13 July 2023 • 6.8 min read
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Stock photo provider Getty Images has sued artificial intelligence company Stability AI Inc in the UK and USA accusing it of illegally using over 12 million copyrighted photos to train its popular Stable Diffusion AI image-generation system.
This is the latest in a string of high-profile cases, from comic books to music, involving generative AI technology like ChatGPT.
But there's one key difference. Others are fighting over the final output, but Getty Images vs. Stability AI is about what lies beneath generative AI technology.
Where does AI get its input from? Do copyright laws apply to these sources? Should AI companies be accountable for the vast amounts of data used to train AI systems?
We take a deep dive into the world of AI to untangle these questions.
Generative Artificial Intelligence (AI) is an algorithm that can create new content like audio, video, code, text, images, text, and simulations.
This forms the basis of large language models (LLMs) like ChatGPT. Such LLMs are fed huge datasets to "train" them to mimic human cognition, language, and creativity.
These data sets come from sources such as The Pile.
The Pile is an open-source dataset that stores vast amounts of data to train AI systems. It contains text from more than 190k pirated books, including the Harry Potter and Game of Thrones series.
Similarly, Open AI's GPT-3 was trained on 45 terabytes of text data. That's approximately 90 million novels.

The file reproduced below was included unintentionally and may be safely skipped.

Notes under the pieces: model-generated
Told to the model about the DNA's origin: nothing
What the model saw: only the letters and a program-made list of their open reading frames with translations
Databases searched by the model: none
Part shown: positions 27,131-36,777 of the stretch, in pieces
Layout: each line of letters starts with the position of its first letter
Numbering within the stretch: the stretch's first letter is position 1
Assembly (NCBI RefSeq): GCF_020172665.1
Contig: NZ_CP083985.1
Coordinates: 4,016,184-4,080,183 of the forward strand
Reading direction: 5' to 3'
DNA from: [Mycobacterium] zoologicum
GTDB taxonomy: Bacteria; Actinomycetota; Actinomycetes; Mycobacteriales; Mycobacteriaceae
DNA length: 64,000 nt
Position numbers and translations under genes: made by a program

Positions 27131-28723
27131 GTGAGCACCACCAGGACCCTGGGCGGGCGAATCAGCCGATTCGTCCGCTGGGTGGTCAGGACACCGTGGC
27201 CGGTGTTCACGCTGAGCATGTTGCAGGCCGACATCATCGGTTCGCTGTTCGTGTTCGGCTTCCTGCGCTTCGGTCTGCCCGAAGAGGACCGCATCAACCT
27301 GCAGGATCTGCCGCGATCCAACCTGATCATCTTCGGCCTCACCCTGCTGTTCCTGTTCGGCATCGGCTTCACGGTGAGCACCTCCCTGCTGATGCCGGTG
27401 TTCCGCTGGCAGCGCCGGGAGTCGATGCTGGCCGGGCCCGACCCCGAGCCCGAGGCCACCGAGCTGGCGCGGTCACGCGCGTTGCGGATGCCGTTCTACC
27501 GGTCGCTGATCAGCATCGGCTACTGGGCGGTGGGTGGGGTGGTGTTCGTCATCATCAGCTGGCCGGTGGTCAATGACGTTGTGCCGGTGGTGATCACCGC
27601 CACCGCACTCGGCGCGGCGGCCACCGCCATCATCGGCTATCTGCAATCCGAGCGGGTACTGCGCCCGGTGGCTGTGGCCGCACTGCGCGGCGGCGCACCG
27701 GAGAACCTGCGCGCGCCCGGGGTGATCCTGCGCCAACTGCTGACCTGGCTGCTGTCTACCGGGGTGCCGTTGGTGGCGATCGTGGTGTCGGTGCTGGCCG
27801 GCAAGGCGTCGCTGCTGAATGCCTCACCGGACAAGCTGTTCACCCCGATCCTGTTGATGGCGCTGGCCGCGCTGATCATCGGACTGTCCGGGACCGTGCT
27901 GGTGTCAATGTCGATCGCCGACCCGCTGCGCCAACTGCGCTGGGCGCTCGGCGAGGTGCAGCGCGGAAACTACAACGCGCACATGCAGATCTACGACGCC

Most of this material is copyrighted and "scraped" from the internet without licenses or permissions.
And this has made Getty Images very, very angry.
Getty Images is a US-based global digital media provider. It produces, licenses, and sells royalty-free images, stock images, online music, and videos.
Stability AI is one of the world's leading open-source generative AI companies. Its marquee products are Stable Diffusion and DreamStudio.
Getty Images filed a lawsuit with the Delaware federal court in March 2023, protesting:
“Stability AI's brazen infringement of Getty Images' intellectual property on a staggering scale.”
And that may not be hyperbole. Getty Images claims Stability AI copied over 12 million photographs from their collection. This includes captions and metadata, all without permission or compensation. It's also been accused of providing false copyright management information.
Getty Images content was used to train Stable Diffusion. The AI model relies on millions of images "scraped" from the internet on a massive scale. It uses these to generate computer-synthesized images from a given text input or prompt.
It's not the underlying innovation that Getty has a problem with. The company licenses its images and associated metadata to develop AI and machine learning tools.
But Getty Images says Stability AI did not legally license its images, leading to the copyright infringement claim.
It's also an alleged trademark infringement. Stable Diffusion often uses a modified version of the Getty Images watermark. This hurts Getty's reputation as the output “ranges from the bizarre to the grotesque.”